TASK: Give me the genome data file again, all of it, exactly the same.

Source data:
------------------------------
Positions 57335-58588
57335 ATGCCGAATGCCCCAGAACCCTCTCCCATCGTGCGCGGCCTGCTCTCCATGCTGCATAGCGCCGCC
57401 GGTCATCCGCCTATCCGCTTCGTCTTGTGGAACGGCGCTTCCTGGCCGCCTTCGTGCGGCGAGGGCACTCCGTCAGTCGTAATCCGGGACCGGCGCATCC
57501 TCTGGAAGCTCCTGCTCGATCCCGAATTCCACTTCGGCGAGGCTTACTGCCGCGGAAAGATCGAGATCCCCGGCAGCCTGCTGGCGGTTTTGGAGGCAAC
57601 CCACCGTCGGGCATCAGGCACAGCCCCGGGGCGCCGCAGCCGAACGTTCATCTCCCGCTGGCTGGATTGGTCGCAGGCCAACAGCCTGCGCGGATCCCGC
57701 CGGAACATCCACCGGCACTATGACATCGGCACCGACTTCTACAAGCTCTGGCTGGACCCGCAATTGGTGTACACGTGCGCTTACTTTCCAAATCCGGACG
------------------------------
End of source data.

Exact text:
Positions 57335-58588
57335 ATGCCGAATGCCCCAGAACCCTCTCCCATCGTGCGCGGCCTGCTCTCCATGCTGCATAGCGCCGCC
57401 GGTCATCCGCCTATCCGCTTCGTCTTGTGGAACGGCGCTTCCTGGCCGCCTTCGTGCGGCGAGGGCACTCCGTCAGTCGTAATCCGGGACCGGCGCATCC
57501 TCTGGAAGCTCCTGCTCGATCCCGAATTCCACTTCGGCGAGGCTTACTGCCGCGGAAAGATCGAGATCCCCGGCAGCCTGCTGGCGGTTTTGGAGGCAAC
57601 CCACCGTCGGGCATCAGGCACAGCCCCGGGGCGCCGCAGCCGAACGTTCATCTCCCGCTGGCTGGATTGGTCGCAGGCCAACAGCCTGCGCGGATCCCGC
57701 CGGAACATCCACCGGCACTATGACATCGGCACCGACTTCTACAAGCTCTGGCTGGACCCGCAATTGGTGTACACGTGCGCTTACTTTCCAAATCCGGACG